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Orange Lodge resets commitment to Innisfail

Service group hosts open house at revamped hall

INNISFAIL – One of the town’s oldest service groups, dormant for many years, finally reopened its doors to the public with a goal to be once again accepted as a valuable resource for the entire community.

The Orange Lodge held an open house for the public on Sept. 12 at its downtown area hall, located at 5204 - 49 Ave.

It was a chance for the public to learn more about the Innisfail Orange Lodge, which is affiliated with the Canadian branch of the Orange Order, a Protestant fraternal organization that began in County Armagh in Ireland in 1795.

As a service club, the Orange Lodge was once a major force in the town and region for many decades but membership has since dwindled, and today’s members, all of whom reside out of town, are attempting to revive interest.

Ron Murphy, master of the local Orange Lodge, said he was pleased with the public response to the open house. He said service club members were anticipating anywhere from 10 to 50 people to drop by the hall for a coffee, or soda, some snacks, and chat about the community and the long century-old history of the Orange Lodge in the community.

“We want to just embrace the community, and move forward in what we do with the community,” said Murphy, noting the primary goal of the 12-member club is to once again be an important contributor for the entire community.

To start that process, members put together a $5,000 budget earlier this year to fix up the old hall, which has been in town for more than a half century, although members are still trying to determine its origins and when it was actually built.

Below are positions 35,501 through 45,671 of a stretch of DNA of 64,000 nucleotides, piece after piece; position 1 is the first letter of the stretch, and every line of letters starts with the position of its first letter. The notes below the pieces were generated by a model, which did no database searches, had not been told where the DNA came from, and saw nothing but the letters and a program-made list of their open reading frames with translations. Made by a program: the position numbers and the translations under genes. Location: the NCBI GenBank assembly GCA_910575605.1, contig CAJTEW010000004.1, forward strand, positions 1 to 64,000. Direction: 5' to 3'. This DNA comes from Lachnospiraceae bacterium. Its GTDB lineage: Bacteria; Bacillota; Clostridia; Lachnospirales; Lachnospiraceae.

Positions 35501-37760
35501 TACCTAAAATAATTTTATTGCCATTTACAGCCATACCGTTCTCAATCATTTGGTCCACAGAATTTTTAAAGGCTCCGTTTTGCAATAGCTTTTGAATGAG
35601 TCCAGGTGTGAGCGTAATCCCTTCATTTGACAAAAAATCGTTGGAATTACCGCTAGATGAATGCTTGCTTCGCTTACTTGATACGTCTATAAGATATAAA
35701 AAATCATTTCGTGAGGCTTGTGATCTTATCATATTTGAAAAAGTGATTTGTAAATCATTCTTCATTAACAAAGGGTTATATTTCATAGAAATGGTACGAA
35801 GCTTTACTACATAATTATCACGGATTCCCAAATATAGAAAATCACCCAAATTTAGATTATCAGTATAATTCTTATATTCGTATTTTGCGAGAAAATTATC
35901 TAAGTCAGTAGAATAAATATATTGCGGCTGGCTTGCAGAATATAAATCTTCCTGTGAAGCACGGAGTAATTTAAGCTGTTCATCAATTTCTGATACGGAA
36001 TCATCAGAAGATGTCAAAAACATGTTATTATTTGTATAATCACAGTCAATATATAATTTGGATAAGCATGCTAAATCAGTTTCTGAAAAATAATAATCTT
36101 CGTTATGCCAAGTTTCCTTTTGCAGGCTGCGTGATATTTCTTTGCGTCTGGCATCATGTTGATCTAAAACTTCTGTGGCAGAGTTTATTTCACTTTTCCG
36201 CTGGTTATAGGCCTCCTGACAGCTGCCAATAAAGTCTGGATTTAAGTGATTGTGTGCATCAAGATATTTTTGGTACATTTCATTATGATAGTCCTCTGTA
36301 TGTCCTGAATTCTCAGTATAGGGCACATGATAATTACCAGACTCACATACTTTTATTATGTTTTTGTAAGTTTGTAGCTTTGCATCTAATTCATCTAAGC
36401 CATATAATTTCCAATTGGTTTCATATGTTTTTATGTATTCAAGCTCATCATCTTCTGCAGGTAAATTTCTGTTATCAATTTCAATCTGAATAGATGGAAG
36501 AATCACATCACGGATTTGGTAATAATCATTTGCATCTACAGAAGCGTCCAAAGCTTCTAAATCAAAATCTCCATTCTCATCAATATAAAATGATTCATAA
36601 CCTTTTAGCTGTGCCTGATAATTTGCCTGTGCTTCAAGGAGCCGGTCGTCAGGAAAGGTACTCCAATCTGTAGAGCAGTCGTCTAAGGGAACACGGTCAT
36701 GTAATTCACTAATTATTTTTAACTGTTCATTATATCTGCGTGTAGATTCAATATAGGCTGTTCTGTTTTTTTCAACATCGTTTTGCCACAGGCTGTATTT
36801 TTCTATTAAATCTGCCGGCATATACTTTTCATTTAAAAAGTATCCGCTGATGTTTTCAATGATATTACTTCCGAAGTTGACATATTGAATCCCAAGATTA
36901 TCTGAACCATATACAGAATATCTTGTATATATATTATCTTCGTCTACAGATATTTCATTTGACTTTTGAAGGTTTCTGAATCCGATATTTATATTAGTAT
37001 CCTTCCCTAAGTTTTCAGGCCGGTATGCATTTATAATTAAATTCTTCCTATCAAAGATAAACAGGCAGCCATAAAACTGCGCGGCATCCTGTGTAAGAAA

Over the summer club members came in from out of town and fixed up the building, which included a new paint job.

“A gentleman came by and said he used to bring his two nannies to play cards here on a Friday night,” said Murphy of the recent feedback the service group has received over the summer leading to the open house. “We would love to be back in that situation with the community but it takes time. This is the first step.

“I know my members are happy with what they’ve seen,” he said, adding the Orange Lodge is also aiming to partner with other local service groups on community projects. “I am tremendously happy with what they’ve done so far, and what we’ve accomplished during the summer months, and I am looking forward to doing more of that.”

The open house also served to attract interest in the community to rent the old hall, which will give the Orange Lodge revenues to pay for the cost to maintain the hall.

“It was a shame to all of us collectively that this building sits idle 29 days a month,” said Murphy. “We are not for profit so we just need to look over our costs. If we start to make a profit we are going to turn that back into the community.

“What we are all about now is a little bit of self-survival and that we need to get this building utilized a little bit more to offset our overheads.”

Murphy said there was significant interest shown during the open house from various groups and individuals looking into the possibility of renting the hall, both for one-off events and for regular use.

For more information about the service group and the availability of the Orange Hall, citizens can contact Murphy at 403-585-9234.





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